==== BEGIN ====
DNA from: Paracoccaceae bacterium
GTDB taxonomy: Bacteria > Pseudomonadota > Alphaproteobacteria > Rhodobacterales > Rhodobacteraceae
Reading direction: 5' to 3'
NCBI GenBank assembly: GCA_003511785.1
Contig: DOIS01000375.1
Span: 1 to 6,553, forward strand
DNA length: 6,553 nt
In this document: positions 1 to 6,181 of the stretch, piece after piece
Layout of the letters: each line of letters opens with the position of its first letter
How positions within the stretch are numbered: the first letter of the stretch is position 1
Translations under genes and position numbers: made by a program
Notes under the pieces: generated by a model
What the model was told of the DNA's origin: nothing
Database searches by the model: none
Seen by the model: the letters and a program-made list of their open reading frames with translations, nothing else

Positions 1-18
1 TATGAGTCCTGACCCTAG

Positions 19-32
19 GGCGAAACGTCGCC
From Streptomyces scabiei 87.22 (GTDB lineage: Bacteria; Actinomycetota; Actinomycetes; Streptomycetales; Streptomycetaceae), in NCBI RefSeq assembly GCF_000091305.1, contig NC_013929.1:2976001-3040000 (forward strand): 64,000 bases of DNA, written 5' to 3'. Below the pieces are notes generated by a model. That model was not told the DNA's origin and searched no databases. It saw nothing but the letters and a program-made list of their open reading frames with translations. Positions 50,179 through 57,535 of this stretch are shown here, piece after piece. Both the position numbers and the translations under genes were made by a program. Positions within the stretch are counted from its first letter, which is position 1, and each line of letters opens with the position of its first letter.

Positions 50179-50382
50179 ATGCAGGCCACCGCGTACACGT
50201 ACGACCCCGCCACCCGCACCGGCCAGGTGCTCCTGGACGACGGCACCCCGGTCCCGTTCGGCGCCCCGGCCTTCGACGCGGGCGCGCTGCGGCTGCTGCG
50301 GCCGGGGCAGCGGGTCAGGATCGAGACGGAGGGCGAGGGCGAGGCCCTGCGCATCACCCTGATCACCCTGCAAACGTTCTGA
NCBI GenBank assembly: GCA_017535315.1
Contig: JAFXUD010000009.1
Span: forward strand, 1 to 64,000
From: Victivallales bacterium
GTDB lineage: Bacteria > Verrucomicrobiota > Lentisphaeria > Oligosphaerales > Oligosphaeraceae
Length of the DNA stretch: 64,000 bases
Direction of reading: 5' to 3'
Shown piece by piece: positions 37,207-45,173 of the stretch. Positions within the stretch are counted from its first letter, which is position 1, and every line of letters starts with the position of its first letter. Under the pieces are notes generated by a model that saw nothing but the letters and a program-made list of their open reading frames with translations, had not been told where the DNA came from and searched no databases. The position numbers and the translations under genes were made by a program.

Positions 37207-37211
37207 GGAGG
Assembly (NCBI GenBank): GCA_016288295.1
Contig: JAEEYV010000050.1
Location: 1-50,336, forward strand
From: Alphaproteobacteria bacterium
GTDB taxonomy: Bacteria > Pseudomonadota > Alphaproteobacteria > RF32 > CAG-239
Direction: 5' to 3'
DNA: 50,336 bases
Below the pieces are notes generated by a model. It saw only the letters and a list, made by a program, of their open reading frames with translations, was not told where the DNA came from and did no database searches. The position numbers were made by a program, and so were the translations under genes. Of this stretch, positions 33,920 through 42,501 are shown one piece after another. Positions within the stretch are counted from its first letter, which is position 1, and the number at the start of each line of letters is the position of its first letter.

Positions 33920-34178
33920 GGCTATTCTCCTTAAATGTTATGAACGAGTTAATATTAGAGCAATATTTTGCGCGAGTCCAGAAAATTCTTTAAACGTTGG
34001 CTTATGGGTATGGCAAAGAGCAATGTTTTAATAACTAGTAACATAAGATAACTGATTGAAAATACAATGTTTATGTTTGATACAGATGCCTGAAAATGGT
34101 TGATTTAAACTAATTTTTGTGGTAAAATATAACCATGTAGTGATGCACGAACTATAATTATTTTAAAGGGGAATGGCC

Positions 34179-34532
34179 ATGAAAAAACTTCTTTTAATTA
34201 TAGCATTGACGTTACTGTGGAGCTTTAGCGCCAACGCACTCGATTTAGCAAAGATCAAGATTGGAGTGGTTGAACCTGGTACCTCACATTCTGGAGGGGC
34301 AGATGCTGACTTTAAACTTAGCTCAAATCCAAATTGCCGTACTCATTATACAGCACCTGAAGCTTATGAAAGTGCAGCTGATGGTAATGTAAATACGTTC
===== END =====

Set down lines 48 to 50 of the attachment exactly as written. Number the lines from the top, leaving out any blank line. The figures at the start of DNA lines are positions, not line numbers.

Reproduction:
34179 ATGAAAAAACTTCTTTTAATTA
34201 TAGCATTGACGTTACTGTGGAGCTTTAGCGCCAACGCACTCGATTTAGCAAAGATCAAGATTGGAGTGGTTGAACCTGGTACCTCACATTCTGGAGGGGC
34301 AGATGCTGACTTTAAACTTAGCTCAAATCCAAATTGCCGTACTCATTATACAGCACCTGAAGCTTATGAAAGTGCAGCTGATGGTAATGTAAATACGTTC